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In JavaScript there are both "javascriptish/rhinocerous", native patterns for collection types embodied by the usage and generic methods of Array and Object. However these objects and their patterns have several disadvantages which give rise to the need for "best practices" in user-defined collections.

  • .length assignment is not observable in pure-JS interoperably
  • [index] assignment is only special for Array and inheriting Array does not imbue types with their specialness.
  • [name] assignment can have name collisions between names in an object's prototype chain and those that it ought to contain. Assigning arbitrary strings in this domain can potentially mask builtins.
  • The in operator cannot be safely used on Object instances to check for containment or iteration. You have to use the Object.prototype.hasOwnProperty.call method instead.
  • Proxies for native objects cannot observe indexing or length assignment.
  • Array's constructor is not strictly variadic. That is, creating an Array with a single value that is a number must be done with Array literals. Array and Object do not support copy construction.
  • Object can only be used for mappings from a domain of strings.

However, there are distinct advantages of playing nicely with these types, like being able to use the Array.prototype generic methods. For this reason, there need to be two layers of collection types: those that play well with natives ("rhinocerous types", if you will), and those that can be manipulated in pure JavaScript using a new set of conventional names. With these user-defined types, it's necessary to use methods for all interaction with the underlying collection.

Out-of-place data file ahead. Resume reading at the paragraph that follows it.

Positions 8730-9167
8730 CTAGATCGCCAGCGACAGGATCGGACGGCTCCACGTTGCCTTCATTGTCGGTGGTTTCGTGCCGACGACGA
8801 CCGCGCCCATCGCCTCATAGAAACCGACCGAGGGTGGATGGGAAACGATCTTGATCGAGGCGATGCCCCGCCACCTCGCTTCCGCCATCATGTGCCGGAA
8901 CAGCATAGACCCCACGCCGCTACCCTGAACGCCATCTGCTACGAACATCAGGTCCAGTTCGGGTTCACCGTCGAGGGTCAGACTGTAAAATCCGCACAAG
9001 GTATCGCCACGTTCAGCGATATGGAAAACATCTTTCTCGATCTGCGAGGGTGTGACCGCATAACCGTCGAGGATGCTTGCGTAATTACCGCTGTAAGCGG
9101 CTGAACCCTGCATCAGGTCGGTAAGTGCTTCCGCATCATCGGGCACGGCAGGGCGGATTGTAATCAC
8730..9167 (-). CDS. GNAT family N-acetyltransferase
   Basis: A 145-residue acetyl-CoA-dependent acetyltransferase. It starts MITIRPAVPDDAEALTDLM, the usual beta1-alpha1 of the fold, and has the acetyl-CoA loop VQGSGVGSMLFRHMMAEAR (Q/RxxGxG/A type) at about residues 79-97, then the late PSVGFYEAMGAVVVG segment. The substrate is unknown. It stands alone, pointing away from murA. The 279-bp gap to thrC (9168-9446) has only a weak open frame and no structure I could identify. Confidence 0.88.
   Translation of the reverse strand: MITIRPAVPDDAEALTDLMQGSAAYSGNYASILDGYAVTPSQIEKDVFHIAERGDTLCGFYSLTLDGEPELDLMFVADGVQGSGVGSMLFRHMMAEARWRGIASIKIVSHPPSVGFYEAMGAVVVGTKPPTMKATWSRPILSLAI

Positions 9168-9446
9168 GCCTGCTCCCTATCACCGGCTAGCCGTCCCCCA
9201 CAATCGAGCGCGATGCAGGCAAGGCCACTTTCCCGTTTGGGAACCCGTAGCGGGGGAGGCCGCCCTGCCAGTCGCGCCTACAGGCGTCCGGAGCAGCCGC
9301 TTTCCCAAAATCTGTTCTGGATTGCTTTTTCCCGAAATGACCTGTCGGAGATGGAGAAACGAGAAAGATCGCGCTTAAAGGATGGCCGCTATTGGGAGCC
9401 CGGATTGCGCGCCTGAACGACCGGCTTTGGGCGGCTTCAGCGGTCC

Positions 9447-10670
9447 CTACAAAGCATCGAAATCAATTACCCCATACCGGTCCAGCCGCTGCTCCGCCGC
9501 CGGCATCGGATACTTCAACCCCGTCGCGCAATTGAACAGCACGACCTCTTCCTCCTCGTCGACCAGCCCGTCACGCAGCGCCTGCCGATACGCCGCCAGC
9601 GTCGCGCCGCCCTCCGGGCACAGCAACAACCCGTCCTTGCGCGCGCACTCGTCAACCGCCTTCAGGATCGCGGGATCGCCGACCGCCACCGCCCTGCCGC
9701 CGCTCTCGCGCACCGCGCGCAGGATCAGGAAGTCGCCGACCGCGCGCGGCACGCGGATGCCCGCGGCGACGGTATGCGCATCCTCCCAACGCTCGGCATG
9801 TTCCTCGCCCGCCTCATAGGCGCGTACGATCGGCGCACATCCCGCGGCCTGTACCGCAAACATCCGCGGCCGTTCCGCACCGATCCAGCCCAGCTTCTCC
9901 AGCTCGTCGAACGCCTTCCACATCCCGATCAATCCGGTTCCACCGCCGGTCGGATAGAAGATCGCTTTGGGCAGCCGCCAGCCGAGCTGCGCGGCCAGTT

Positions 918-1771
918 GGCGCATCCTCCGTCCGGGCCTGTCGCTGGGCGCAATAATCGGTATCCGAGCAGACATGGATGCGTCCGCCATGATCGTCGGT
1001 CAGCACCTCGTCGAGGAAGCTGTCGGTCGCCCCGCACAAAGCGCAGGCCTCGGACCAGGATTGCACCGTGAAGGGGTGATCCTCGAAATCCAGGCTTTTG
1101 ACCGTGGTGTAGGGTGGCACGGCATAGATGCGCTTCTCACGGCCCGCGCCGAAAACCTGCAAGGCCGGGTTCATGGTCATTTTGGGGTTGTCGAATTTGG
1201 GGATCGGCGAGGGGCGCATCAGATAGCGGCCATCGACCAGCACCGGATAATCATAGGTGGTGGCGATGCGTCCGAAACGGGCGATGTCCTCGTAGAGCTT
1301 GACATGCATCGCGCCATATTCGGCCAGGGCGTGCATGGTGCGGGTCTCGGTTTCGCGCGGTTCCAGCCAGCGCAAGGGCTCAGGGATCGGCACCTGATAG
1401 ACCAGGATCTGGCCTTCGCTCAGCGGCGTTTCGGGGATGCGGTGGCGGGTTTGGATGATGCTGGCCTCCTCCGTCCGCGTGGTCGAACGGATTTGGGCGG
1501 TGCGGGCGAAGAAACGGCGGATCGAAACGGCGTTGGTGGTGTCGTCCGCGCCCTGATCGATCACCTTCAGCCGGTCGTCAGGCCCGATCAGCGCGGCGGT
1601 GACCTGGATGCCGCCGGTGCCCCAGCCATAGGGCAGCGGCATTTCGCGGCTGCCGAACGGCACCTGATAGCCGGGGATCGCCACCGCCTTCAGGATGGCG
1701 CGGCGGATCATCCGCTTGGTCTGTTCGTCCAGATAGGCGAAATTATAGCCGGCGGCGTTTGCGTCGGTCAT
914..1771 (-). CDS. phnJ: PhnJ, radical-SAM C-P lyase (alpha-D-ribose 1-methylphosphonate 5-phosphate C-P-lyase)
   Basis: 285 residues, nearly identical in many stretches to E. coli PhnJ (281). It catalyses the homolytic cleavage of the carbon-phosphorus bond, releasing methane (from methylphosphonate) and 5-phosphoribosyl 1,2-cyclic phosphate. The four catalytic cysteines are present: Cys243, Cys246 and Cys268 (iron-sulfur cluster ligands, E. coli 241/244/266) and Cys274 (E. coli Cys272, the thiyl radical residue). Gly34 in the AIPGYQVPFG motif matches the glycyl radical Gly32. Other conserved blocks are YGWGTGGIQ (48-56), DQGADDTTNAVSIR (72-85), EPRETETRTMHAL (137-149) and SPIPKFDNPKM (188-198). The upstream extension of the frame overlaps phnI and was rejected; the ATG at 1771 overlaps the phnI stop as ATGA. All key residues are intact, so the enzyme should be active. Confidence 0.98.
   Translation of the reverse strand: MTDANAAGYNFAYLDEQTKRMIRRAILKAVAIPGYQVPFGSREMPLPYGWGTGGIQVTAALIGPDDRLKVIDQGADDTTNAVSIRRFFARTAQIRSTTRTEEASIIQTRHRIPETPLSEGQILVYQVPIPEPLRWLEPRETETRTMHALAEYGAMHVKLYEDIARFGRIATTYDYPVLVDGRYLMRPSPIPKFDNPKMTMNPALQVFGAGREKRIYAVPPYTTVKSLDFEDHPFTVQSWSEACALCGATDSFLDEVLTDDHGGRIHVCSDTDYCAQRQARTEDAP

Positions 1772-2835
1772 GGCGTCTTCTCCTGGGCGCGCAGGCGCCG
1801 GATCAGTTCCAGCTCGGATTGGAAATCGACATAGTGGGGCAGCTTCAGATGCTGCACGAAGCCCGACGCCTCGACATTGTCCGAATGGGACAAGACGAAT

We can create a system of base types that support mutual copy construction and mutual interface implementation. That is, all collections should be constructable by passing an iterable as their argument, and in turn all collections should be iterable. Python does this well, but we can do one step better by making the default iteration on dictionary mappings to render an iterable of (key, value) pairs instead of simply the keys. We can also define orthogonal interfaces intrinsic to each of the three main collection types and cross implement those interfaces in each other type to the extent it make sense. That is, a List is a duck-type for a Dict where the keys are offsets. A Dict is a Set of pairs. A Set is an unordered List.

Methods intrinsic to:

  • Set (unordered values): insert, remove, retrieve, discard
  • Dict (unordered pairs): get, set, del, has, put, cut
  • List (ordered values, (index value pairs)): push, pop, shift, unshift

But List implements all of these Dict interface, and Dict can inherit Set.

This is a proposal for modules to be included in the standard library. Since there's some coupling between iteration and stream IO, I've begun layout out those modules as well. My recommendation is to implement the IO, file, and socket modules in the standard library. That would leave each platform to implement a "posix" module with all the routines that these other libraries would need.

This is very rough draft status. I imagine there's a lot of room for discussion on nomenclature and intended scope for the CommonJS standard library.